Nov. 21, 2022, 1:49 p.m. ET
Nov. 21, 2022, 1:49 p.m. ETCredit…Clive Mason/Getty Images
The chorus of the song comes crashing down in an irresistible wave. You might not have any clue what the words mean, but that’s OK. Neither do lots of the people singing it.
The name of the tune is “Yma o Hyd.” It was released in 1983 by Dafydd Iwan, a Welsh nationalist folk singer. Its title translates to “Still Here.” And now, in all places the Welsh soccer team goes, it seems to follow.
“I don’t know each word because I don’t speak fluently in Welsh,” said Gareth Bale, the captain of the team, which frequently plays the song in its locker room and on the bus before games and might be serenaded with it by its fans today in Al Rayyan. “The song is beginning to turn out to be our anthem, behind the national anthem — one that everyone likes to sing.
“It’s very catchy. It means something to us all and engages the players with the fans. It’s been an enormous hit.”
The song’s path to jock jam status was an unlikely one. It has regularly grown in popularity through the years after being adopted by sports clubs and pro-independence groups. One such campaign for Welsh independence pushed the song to No. 1 on the UK’s iTunes chart in 2020.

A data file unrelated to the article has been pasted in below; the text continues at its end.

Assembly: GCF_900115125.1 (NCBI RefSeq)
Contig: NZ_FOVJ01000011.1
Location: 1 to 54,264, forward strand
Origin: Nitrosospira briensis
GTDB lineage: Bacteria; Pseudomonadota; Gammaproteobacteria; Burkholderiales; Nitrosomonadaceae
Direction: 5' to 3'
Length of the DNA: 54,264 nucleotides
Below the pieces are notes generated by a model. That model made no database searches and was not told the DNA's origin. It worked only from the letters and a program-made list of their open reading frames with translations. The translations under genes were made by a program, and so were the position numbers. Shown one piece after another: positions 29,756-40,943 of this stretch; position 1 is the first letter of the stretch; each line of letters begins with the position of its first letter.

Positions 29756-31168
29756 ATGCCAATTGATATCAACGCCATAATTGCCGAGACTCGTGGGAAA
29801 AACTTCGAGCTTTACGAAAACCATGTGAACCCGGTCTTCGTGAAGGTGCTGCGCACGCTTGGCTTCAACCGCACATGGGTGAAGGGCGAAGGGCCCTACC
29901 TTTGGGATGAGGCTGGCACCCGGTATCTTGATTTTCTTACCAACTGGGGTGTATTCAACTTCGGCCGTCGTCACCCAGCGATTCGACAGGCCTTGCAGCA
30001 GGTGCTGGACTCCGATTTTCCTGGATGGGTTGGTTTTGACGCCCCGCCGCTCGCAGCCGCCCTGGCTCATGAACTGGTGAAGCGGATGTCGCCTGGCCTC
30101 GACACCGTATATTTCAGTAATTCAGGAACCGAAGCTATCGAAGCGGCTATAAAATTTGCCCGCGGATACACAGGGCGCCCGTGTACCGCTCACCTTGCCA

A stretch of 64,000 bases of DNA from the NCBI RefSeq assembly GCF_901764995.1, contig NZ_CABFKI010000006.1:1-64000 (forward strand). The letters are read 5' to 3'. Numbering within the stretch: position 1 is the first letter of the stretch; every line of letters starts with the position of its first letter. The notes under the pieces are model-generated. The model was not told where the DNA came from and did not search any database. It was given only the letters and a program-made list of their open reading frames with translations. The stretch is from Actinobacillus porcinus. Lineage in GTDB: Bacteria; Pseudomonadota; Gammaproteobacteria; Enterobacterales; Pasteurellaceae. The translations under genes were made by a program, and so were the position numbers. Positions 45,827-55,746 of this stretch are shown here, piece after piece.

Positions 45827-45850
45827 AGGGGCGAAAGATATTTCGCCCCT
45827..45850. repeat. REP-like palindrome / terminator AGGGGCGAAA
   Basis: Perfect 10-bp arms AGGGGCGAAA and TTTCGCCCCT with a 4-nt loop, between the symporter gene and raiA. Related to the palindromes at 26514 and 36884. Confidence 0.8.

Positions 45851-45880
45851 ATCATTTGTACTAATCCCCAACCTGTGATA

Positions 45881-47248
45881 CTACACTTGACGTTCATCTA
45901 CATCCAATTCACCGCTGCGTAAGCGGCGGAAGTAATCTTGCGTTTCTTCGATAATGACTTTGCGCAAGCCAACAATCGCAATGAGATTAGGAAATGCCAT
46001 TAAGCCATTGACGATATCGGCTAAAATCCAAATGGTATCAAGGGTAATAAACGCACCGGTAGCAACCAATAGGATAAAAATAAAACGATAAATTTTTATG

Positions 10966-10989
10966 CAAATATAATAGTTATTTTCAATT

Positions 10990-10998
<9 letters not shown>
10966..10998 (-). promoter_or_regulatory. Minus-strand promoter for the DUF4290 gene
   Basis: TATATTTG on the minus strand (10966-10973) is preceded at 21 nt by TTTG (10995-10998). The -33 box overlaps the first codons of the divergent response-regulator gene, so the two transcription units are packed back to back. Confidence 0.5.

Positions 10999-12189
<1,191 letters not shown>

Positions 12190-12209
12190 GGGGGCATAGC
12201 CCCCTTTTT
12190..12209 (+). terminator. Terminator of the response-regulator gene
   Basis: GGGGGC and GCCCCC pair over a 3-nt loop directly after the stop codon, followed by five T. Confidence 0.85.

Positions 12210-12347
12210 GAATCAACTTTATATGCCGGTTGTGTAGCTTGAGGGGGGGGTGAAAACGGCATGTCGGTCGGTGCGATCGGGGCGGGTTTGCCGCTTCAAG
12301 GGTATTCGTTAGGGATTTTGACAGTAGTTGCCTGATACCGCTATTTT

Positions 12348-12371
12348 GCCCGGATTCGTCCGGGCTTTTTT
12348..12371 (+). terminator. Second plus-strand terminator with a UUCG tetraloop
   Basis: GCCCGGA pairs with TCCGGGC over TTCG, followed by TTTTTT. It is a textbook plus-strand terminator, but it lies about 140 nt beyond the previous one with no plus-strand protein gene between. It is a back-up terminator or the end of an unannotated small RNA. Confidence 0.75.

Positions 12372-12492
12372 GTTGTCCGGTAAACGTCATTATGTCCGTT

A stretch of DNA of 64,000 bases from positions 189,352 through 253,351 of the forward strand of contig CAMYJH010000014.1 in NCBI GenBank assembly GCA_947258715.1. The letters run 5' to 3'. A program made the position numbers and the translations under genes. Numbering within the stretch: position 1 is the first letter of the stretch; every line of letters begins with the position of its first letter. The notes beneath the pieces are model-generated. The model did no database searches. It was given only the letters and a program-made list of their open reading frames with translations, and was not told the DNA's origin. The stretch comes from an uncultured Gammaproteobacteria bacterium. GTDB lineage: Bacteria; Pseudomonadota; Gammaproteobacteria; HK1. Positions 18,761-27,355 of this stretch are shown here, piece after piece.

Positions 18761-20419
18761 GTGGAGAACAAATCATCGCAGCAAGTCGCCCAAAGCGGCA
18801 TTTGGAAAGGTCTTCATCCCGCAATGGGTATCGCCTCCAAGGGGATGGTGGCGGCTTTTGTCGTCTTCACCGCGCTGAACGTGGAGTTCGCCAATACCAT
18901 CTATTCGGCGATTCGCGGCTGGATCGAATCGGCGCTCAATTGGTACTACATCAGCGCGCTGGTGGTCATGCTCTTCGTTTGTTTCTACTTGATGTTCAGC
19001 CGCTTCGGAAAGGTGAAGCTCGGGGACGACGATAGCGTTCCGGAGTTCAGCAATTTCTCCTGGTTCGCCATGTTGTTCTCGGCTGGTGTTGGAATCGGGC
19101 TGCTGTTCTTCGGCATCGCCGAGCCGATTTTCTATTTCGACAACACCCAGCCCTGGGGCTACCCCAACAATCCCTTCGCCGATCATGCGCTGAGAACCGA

Earlier this 12 months, Iwan was asked by the Welsh team to sing the song on the sphere before two crucial qualifying matches. Videos of those performances, with fans belting out the words in unison, circulated across the globe. The song reached No. 1 on the iTunes chart again soon after, ahead of songs from Kate Bush, Harry Styles and Lady Gaga.
“It’s difficult for me to clarify the appeal, but obviously there may be a patriotic appeal from the Welsh viewpoint,” Iwan said. (The defiant and proud Welsh chorus translates to “We’re still here.”) “But additionally it’s quite a stirring song, an anthemic song. Plenty of individuals who’ve never heard it before, after they hear it for the primary time within the stadium, they’re quite taken by it.”
Moments after Wales qualified for the World Cup in June with a win over Ukraine in Cardiff, all the team — with Bale front and center — sang the song together again with Iwan on the sphere. Iwan, who has traveled with the team to Qatar for the World Cup, said the sight of a player of Bale’s stature singing a song in Welsh at the highest of his lungs was invaluable for promoting Welsh identity. He praised the Welsh Football Association for more conspicuously integrating elements of the nation’s culture and language “into the entire ethos of the team” in recent times.
“My support for the Welsh football team is an extension of my Welshness. They’re all intertwined,” Iwan said.
Iwan, like a lot of his compatriots, went out that night in June to have a good time the team’s World Cup berth. Town, he recalled, was rocking with joy.
“The primary pub I walked into, everybody stood up and cheered as if I had scored the winning goal,” he said, laughing.